Data Science - Where Aggregations Taint Insights

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Teradata Employee

I intended this blog post for readers who are transitioning from a BI background to the Data Science world. I was googling on this topic earlier before started writing this blog and it was great to see that more folks have started discussing this. This blog is my spin with more examples.

I love BI - having created tons of reports using MSTR, SSRS, Business Objects for the companies I worked before (including Aster Data). Was able to add value with  the business benefiting enormously from reporting trends, KPI etc.,  - until I found a few years ago on what I was missing.

Hindsight - Reporting is *VERY DIFFERENT* from Insights - Period. We've just transitioned from What to Why with Data Science help over the last few years - How still remains in play. It's a big paradigm shift.

One doesn't have to go find exotic examples of proving this. Let's look at the web clickstream data. With technologies like Teradata Aster you can sessionize billions of rows of apache logs really quickly. See video on what Sessionize does if you are not familiar with the concept:

For the impatient, Sessionize breaks a web clickstream into visits with ids. A visit id gets assigned to a bunch of sequential page view data that happens in close proximity to each other without a big pause between consecutive page views. If a next page view occurs after a big timeout after the last page view, it gets assigned a new visit or session id.

Sessionized data is super useful to understand the user 'intent' behind a burst of activity that occurs in close proximity on the web site. You can use sessionized data to look at things like session or visit duration, page dwell time, sequence of page views to determine intent etc., and even score for intent. You can create all kinds of BI reports around the sessionized data using standard aggregations like Averages, Counts, Count Distincts, Cubify with multiple dimensions (aka segmentation) etc., Slap the measures on a Tableau, Microstrategy Dashboard right ?

Average Session or Visit Duration:

Let's look at Average Session Duration metric. Let's say we measure it as 2.5 min for a whole week of usage by using the AVERAGE() function. If we report this as a KPI in a slide, the first automatic inference the business would get is that 2.5 min is most "central" measure and most session durations are somehow spread evenly around this number (more or less).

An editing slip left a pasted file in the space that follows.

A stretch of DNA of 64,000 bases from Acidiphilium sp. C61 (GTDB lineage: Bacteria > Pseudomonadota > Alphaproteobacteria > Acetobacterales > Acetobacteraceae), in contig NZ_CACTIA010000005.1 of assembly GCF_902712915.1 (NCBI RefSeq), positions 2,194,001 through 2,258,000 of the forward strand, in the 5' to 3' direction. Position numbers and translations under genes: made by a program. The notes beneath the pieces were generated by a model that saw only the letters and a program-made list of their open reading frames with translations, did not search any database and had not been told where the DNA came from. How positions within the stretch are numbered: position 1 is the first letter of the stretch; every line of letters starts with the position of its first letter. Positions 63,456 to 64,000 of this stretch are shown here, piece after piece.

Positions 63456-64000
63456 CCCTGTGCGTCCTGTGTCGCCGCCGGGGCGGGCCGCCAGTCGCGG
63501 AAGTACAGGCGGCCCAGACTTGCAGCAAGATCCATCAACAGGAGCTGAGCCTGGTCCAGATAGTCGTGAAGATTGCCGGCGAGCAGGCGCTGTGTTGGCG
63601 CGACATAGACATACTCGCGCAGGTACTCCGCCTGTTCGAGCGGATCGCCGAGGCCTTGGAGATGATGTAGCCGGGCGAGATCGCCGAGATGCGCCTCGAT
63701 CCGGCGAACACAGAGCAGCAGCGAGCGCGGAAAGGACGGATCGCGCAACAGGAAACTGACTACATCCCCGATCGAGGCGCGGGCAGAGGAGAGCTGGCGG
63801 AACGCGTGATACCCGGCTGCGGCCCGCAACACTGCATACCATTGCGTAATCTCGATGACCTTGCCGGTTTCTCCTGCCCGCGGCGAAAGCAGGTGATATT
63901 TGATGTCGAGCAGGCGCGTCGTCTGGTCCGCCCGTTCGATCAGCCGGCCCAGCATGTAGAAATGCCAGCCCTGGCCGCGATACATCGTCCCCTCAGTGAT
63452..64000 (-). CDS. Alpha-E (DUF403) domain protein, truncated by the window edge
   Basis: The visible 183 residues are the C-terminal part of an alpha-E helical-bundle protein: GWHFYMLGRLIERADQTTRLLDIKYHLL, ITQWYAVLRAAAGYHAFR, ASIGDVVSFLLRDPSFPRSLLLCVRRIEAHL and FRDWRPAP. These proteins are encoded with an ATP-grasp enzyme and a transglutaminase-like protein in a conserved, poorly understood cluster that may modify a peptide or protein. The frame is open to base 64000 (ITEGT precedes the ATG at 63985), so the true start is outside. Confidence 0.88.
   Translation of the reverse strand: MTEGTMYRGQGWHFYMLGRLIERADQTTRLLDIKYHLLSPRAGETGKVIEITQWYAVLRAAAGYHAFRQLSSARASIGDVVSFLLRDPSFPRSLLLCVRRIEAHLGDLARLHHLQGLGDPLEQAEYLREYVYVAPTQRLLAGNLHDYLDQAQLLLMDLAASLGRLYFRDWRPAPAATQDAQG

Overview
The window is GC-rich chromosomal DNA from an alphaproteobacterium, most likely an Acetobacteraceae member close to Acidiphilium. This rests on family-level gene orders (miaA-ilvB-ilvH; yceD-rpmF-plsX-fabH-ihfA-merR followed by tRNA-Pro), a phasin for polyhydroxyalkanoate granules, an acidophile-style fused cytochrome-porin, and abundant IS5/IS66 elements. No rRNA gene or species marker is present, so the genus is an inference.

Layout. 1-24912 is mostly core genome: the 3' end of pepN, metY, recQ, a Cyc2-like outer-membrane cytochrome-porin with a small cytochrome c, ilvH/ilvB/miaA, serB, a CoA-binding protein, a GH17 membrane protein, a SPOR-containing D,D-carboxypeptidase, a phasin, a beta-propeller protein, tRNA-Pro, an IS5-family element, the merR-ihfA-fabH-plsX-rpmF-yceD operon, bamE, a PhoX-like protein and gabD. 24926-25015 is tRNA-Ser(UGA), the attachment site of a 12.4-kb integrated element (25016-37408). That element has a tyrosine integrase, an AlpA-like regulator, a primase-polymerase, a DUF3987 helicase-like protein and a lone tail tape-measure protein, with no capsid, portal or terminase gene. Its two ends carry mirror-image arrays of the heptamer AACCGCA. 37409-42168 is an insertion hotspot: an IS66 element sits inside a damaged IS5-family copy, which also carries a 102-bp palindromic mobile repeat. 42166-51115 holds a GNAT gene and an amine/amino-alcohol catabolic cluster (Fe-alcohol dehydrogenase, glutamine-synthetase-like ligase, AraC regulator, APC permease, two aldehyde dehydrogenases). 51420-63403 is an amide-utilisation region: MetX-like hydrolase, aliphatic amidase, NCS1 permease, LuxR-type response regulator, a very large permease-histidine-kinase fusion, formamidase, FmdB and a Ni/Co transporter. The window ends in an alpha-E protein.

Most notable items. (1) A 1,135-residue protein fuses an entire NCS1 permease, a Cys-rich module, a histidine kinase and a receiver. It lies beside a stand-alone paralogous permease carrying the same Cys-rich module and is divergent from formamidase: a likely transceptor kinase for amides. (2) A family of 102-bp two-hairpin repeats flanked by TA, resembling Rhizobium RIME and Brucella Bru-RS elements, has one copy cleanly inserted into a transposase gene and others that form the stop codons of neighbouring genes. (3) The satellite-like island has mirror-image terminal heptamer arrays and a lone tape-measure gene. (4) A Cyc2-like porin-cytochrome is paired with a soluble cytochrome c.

Here's the actual distribution of the Session Duration from some sample web logs. Basically a plot of session duration (min) vs # of sessions for each minute bucket.


You can see that a majority of sessions were less than 3 min and only a long tail of sessions that had >  the 3 min duration !! In fact the shorter sessions less than 3 minutes were probably not so useful compared to longer sessions. Three minutes is too less to do anything on a website - yes ? Probably most users were logging in, checking their account balance, or status updates or news feeds and then logging out !! The longer sessions are the ones that in reality would indicate meaningful user engagement which are most likely to be considered for monetization etc.,.

In a typical case, any number north of 5 or 7 minutes would've been an useful # to report !! Any operational decision just based on an AVERAGE KPI # of 2.5 minutes would've gotten bad results for the business - including a website redesign.

Effect of Distribution:

As we've seen with the example above - it's very important to look at the underlying data before interpreting any KPI reported through the distribution lens. In the case of the session duration above, the distribution was the not the typical inverted U shaped distribution that occurs with weights or heights of individuals in nature. Instead the distribution or spread of data was occurring very similar to a income distribution in a population. There are very few super rich and a long tail of high, middle and low income population - a distribution known as a Pareto distribution. In such cases, it's easy to see that AVERAGE() the most popular measure of centrality fails to deliver the intuition.